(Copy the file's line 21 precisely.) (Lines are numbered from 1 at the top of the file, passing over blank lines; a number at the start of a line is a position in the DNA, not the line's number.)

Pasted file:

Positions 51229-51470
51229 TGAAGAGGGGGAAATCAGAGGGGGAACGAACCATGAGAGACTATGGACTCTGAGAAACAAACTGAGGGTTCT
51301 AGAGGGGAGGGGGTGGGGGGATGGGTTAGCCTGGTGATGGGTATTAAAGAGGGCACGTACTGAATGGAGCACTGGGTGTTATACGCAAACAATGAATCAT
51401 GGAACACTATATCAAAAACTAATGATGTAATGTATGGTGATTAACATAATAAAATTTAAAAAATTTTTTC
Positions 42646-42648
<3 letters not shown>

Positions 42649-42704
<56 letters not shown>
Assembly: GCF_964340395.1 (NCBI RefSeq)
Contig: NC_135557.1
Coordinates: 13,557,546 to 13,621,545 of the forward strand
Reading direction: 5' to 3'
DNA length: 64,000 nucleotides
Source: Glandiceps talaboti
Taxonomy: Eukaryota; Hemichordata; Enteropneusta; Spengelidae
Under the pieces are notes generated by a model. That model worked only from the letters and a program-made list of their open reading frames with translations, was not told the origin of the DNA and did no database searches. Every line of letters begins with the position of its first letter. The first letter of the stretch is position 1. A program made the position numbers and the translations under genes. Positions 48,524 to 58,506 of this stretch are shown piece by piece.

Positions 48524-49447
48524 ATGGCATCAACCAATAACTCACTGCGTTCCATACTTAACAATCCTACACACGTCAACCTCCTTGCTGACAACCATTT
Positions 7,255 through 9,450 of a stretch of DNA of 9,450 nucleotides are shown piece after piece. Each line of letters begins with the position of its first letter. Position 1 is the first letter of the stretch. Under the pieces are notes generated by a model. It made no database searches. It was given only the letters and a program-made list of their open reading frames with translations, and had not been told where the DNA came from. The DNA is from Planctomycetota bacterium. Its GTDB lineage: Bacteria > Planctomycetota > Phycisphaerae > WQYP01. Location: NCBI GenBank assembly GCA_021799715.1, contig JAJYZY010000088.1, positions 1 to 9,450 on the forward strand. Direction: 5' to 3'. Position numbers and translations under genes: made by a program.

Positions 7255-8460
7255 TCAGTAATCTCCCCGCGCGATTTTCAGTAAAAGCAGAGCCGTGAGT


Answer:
7255 TCAGTAATCTCCCCGCGCGATTTTCAGTAAAAGCAGAGCCGTGAGT